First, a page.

methodologic point which may, I think, have potentially
broad ramifications: guarding against allowing our vision of
future therapeutics in RA to be overguided by “datadriven,” rather than “disease-driven,’’ methodologic innovations. The 28-joint count proposal is purely data-driven,
its raison d’&trederived exclusively from the performance of
treatments that have already been in use. Succumbing to the
temptation to use this rather than the 66-joint count in all
situations is tantamount to allowing research to be driven by
methodology, rather than methodology driven by research.
The 28-joint count can have a use in supporting
claims of similarity among existing disease-modifying antirheumatic or nonsteroidal antiinflammatory drugs. However, the 28-joint count is clearly inappropriate for assessing
claims of superiority. In fact, the rationale for the 28-joint
count is itself diametrically opposed to the rational pursuit of
superior, nonstandard therapies. For these pursuits, fully
inclusive measures, reflecting the breadth of disease pathology, are needed.
Kent Johnson, MD
Bethesda. MD
1. Fuchs HA, Pincus T: Reducedjoint counts in controlled clinical
trials in rheumatoid arthritis. Arthritis Rheum 37:47W75, 1994
2. American College of Rheumatology Committee on Outcome
Measures in Rheumatoid Arthritis Clinical Trials: Reduced joint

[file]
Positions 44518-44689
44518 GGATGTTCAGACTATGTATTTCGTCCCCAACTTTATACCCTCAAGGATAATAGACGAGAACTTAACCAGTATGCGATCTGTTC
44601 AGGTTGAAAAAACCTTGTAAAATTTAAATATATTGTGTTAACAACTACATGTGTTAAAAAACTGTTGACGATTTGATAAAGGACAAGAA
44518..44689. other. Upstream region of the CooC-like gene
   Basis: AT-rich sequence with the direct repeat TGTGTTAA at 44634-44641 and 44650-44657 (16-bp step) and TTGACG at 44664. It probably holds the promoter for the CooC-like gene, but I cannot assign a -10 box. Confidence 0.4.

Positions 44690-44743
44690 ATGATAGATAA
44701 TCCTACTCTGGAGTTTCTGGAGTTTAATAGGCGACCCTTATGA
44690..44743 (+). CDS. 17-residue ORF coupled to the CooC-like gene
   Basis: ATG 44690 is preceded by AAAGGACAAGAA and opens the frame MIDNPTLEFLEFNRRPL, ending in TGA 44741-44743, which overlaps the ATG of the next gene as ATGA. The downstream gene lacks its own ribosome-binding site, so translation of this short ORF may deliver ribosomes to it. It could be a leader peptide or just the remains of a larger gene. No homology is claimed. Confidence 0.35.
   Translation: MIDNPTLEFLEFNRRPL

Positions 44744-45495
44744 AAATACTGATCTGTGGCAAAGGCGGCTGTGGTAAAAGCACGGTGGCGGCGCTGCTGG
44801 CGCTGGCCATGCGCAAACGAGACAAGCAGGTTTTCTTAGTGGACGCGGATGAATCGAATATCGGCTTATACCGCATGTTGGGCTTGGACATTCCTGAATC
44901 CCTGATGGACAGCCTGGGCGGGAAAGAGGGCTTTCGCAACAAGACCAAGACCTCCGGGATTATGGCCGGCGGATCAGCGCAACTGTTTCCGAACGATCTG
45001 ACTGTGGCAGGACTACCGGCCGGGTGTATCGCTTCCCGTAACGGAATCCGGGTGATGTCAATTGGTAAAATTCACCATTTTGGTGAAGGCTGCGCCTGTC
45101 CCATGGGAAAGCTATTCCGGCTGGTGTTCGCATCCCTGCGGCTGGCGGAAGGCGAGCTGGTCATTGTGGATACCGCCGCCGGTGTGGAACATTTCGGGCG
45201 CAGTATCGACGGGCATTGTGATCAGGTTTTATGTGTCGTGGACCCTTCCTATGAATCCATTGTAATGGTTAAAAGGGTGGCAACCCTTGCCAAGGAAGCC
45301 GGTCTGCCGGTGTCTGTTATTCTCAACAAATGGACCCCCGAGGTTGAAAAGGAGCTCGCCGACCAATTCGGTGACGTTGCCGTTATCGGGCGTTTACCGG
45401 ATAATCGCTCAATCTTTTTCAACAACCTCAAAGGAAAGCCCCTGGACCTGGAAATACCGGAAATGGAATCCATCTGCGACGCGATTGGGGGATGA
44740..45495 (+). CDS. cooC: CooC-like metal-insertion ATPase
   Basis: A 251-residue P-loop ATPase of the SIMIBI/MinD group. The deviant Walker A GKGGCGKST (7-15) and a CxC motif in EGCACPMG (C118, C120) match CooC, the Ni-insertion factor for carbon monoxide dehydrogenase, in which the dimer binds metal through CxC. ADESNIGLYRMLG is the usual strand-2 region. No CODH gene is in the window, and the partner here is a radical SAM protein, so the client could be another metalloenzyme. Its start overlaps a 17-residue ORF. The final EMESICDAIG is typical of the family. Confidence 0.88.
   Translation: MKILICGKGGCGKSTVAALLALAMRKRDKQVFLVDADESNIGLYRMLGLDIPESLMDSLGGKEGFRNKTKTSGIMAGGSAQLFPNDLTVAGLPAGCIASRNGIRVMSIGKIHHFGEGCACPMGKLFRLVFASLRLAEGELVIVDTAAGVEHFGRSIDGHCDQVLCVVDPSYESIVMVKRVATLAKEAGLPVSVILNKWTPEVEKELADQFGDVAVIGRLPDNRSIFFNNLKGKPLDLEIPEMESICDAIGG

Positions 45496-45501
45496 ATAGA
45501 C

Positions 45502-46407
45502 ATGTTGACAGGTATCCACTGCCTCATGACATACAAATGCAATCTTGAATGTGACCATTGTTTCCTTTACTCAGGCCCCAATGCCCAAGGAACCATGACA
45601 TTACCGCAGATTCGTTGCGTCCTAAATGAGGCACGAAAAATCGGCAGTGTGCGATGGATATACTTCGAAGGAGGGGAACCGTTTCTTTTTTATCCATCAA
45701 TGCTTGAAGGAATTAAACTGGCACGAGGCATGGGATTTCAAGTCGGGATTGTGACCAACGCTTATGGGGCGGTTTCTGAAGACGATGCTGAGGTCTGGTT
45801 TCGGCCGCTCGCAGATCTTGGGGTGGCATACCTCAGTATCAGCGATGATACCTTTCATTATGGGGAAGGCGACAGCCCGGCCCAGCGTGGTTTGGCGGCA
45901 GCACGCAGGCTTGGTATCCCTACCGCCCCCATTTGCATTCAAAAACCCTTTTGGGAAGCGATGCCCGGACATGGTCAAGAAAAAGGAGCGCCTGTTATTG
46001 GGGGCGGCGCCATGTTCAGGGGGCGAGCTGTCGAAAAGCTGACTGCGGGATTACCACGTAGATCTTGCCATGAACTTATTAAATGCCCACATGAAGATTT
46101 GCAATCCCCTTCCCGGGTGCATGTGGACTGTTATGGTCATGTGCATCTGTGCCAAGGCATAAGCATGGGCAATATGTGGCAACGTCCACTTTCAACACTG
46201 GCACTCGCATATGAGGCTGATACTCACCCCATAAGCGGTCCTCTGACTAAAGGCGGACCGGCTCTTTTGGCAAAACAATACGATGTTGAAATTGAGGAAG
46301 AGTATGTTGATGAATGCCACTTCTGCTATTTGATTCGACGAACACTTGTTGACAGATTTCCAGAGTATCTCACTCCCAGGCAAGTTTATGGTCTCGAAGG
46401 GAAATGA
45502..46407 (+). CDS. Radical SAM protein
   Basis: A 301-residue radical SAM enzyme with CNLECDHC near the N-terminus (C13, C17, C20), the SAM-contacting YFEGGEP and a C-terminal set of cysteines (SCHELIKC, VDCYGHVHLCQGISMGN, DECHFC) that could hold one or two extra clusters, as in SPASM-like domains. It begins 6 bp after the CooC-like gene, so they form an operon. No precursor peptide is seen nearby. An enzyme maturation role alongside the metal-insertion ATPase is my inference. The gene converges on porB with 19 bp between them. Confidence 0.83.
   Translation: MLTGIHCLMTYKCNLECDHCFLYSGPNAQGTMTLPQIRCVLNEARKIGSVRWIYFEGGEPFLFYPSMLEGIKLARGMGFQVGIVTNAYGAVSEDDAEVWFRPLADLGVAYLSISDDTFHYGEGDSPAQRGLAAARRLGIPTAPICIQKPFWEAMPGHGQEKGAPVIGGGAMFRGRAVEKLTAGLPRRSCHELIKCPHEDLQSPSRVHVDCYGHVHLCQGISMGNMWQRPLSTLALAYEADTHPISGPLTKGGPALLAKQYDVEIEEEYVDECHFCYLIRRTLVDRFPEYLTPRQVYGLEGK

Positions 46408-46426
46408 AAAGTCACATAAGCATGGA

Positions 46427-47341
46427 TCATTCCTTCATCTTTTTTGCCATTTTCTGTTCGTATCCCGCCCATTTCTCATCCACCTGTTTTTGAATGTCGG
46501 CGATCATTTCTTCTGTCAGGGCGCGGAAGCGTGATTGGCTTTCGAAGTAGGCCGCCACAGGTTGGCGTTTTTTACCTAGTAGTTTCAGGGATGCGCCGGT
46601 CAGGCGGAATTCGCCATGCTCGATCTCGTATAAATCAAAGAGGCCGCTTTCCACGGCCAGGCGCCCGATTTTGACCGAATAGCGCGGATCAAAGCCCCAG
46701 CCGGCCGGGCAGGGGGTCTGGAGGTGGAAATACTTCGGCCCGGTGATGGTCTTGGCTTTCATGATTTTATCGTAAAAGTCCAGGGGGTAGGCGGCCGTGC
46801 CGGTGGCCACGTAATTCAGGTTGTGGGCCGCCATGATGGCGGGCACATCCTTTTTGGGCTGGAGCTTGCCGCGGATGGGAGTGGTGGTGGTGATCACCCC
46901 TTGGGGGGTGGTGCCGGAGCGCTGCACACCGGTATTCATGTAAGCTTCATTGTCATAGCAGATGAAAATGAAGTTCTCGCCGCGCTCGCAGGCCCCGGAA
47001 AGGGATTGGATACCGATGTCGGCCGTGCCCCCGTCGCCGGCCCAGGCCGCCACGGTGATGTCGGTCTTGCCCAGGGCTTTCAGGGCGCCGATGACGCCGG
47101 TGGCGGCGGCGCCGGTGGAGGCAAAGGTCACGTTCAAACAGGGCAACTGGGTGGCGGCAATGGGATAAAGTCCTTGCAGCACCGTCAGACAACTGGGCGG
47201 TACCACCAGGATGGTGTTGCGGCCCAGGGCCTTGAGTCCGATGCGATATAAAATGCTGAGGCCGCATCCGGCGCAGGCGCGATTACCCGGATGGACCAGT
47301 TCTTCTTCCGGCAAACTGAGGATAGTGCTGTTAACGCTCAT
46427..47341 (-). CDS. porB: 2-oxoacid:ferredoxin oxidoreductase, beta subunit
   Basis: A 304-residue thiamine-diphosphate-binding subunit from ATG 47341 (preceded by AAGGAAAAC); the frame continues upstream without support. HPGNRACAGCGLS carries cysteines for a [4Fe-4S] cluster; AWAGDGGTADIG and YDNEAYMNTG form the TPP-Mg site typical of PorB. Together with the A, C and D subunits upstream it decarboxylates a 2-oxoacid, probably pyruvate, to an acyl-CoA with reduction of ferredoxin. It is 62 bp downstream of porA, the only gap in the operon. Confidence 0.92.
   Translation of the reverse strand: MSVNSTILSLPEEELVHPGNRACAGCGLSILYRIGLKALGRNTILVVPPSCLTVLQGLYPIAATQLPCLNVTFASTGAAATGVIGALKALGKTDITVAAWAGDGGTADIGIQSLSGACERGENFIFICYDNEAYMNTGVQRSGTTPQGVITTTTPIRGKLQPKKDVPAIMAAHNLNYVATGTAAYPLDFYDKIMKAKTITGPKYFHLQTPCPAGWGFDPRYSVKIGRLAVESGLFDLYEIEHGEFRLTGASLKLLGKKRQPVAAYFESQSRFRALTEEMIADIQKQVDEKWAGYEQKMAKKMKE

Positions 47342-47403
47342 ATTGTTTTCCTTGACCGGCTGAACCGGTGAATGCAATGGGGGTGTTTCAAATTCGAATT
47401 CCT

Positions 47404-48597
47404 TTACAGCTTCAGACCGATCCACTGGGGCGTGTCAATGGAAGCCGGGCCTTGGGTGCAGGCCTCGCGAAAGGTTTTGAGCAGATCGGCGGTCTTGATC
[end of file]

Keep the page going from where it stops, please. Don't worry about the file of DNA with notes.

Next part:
counts in rheumatoid arthritis clinical trials (editorial). Arthritis
Rheum 37:463464, 1994
Reply
To the Editor:
We share Dr. Johnson’s concerns regarding possible
inappropriate use of reduced joint counts. However, isn’t a
joint count that is “data-driven,” whether the 28-joint count
(1) or any other carefully analyzed joint count (2), more
“disease-driven” than one that is simply empirically derived? The joints included in the 28-joint count were selected
because they are likely to be involved in disease, responsive
to therapeutic interventions, and reproducibly assessed (1).
Inclusion of additional joints adds “noise” and dilutes
effective measurement (more joints are not necessarily better). The 28-joint count, and counts with even fewer joints,
have been shown to be as predictive of long-term mortality
as more elaborate joint counts (3).
1713
LETTERS
Clearly, all joints should be examined in a clinical
assessment, and we include hips and ankles in our own
studies of long-term outcomes of RA. We are concerned that
most rheumatologists do not incorporate any quantitative
joint assessment, despite evidence that these data are useful
for monitoring clinical status and predicting long-term outcomes, including mortality. A reduced joint count would
appear potentially helpful to remedy this situation, much as
simplified laboratory measures for rheumatoid factor and
acute-phase reactants have contributed to establishment of
the scientific base of rheumatology, despite the fact that
neither of these measures is as comprehensive as more
elaborate laboratory studies.
If a new laboratory test had the power of a joint
count in the prognosis of disability and mortality in RA or in
the monitoring of disease activity, it would undoubtedly be
incorporated into routine rheumatologic care. Hopefully,
reduced joint counts-not necessarily the 28-joint count
proposed, but counts that are equally pragmatic and validated-could not only be used in clinical trials but could be
standardized for general use by rheumatologists for all types
of clinical studies and clinical care. Standardized quantitative clinical measures would enhance the scientific basis of
clinical rheumatology .